From working in her local newspaper in Rochdale to an award winning ITV reporter - we speak to Amani Khan.

A journalist says she owes her success to her upbringing which gave her a unique advantage when pursuing her dream career.

Amani Khan, 23, began her career when she was only sixteen-years-old by writing for her local paper newspaper in Rochdale. Two years later Amani worked at her local radio station, Crescent Community Radio where she was a producer and presenter for a youth show, talking about issues across Rochdale that teens faced.

Amani said, “I knew from a very young age that I wanted to be a journalist, probably from the age of 13 when I was choosing my subjects for GCSE's. I was always a bookworm and knew I loved telling stories. I always took a deeper interest in the English subjects throughout education.”

Amani, who was named University of Salford Outstanding Young Journalist at the 2018 Asian Media Award, said her family supported her unequivocally when she expressed an interest in journalism.

“The news would always be on the TV at our house and the thought of me contributing to that made my parents extremely happy. 

“My father always said, ‘Please go on to do what you love because you'll never feel like you're working,’ and he couldn't have been more right. I never wake up thinking 'I have to go to work.' Instead I am always excited to see what the day holds.”

Having gained a degree in journalism from the University of Central Lancashire, Amani said ample work experience was pivotal in her trajectory.

“I put myself forward for a ton of work experience. I also gained work experience at ITV Granada and BBC North West Tonight. I then got a job at The Leader in Flintshire as a reporter for the paper and from then I decided that broadcast journalism is what I wanted to focus on mainly, so I moved onto ITV News and I've been here ever since.”

Amani has covered hard hitting stories since working with ITV News, including interviewing a 16-year-old girl who was a victim of forced marriage and more recently, a modern slavery case.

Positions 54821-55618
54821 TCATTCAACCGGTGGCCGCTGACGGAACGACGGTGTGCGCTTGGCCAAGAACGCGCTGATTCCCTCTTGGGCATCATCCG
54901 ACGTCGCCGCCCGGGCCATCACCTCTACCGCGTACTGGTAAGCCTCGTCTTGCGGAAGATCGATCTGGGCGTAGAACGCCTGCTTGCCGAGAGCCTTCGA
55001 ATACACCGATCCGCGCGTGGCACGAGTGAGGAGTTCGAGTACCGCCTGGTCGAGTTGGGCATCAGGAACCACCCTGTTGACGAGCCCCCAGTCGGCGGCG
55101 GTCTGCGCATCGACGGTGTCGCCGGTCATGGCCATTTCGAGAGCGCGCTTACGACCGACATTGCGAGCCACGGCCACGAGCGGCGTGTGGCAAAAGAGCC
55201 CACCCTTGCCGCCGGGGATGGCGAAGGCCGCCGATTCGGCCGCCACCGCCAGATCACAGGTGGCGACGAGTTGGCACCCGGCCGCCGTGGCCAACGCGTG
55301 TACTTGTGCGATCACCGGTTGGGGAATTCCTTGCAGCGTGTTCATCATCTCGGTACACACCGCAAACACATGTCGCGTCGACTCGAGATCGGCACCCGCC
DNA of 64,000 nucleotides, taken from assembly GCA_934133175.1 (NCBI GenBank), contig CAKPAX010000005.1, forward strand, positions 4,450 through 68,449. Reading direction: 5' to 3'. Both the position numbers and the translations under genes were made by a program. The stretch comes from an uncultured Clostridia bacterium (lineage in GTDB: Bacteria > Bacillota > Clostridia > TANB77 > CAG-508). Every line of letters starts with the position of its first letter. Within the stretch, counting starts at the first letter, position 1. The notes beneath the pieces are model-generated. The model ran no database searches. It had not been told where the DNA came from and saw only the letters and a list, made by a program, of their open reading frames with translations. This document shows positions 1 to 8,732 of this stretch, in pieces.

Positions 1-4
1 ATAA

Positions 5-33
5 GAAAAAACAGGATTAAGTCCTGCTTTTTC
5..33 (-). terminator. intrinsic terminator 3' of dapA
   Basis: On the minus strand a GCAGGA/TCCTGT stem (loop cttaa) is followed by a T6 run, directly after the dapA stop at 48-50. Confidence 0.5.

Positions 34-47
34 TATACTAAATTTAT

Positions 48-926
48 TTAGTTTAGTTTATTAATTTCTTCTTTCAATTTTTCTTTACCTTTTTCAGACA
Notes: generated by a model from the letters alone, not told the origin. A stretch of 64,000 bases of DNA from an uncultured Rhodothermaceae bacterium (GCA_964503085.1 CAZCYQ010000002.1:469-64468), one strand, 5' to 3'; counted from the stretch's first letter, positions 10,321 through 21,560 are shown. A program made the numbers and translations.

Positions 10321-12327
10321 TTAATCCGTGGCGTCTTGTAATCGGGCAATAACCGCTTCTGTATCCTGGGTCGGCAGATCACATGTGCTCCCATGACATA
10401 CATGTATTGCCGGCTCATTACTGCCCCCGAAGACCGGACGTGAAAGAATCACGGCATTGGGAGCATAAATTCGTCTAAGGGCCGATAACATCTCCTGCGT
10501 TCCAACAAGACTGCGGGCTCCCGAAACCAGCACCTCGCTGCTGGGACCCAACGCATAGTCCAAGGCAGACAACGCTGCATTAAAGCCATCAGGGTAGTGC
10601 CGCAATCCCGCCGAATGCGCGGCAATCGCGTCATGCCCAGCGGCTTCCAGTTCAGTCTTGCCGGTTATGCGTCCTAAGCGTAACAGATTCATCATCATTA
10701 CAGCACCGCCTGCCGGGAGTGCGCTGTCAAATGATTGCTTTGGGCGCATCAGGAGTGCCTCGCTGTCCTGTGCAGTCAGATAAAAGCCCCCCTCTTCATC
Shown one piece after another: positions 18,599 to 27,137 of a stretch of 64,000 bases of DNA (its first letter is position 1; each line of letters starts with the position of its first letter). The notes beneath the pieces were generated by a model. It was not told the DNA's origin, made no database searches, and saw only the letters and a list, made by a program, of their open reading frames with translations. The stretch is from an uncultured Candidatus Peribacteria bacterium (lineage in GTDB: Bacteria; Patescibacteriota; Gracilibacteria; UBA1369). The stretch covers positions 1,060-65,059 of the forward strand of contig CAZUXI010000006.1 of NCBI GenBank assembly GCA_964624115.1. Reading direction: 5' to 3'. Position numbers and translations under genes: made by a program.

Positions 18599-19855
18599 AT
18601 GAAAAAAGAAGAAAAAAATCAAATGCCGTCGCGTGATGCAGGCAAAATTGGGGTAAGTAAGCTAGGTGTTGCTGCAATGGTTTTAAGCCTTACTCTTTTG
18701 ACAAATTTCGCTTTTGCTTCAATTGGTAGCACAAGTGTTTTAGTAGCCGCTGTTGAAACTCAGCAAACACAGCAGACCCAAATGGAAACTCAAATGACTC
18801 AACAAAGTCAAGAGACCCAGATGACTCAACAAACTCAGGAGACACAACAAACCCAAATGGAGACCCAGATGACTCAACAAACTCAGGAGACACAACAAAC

“The most challenging story for me has definitely been the 'Forced Marriage’ series I did. I struggled with handling my emotions after hearing the young 16-year-old's traumatic story.”

Female role models played a key role in carving Amani’s journey. She said her mother’s hard-working ethic resonated with her own efforts.

“My mother showed me from a very young age that you have to work hard if you want to do well.

“Within journalism Anita Rani was and is my biggest role model.

"I would always listen to the BBC Asian Network and I think I was around 14 when she started working there. She is from Bradford, a city where the Asian community is often misrepresented, and she was a pioneer for the Asian community. She was the first Asian journalist who made me think, I can do this too.”

Asian Image:

Amani said her aim is to serve as the eyes and ears of her audience and her community in order to produce unbiased reports.

“As a female Asian journalist, I have the bonus of multiple languages and access into communities that others don't. 

“My advice to other young Asian girls who are considering a career in journalism is to believe in yourself first and foremost. Be yourself but be original. Bring to the table what others cannot.

“But, mainly gain work experience within the industry and within different fields, for example, producing, reporting, planning and find out which of those you're particularly interested in and work towards it.

“I stepped into journalism to impact people from the Asian background and share stories that are often pushed under the carpet.”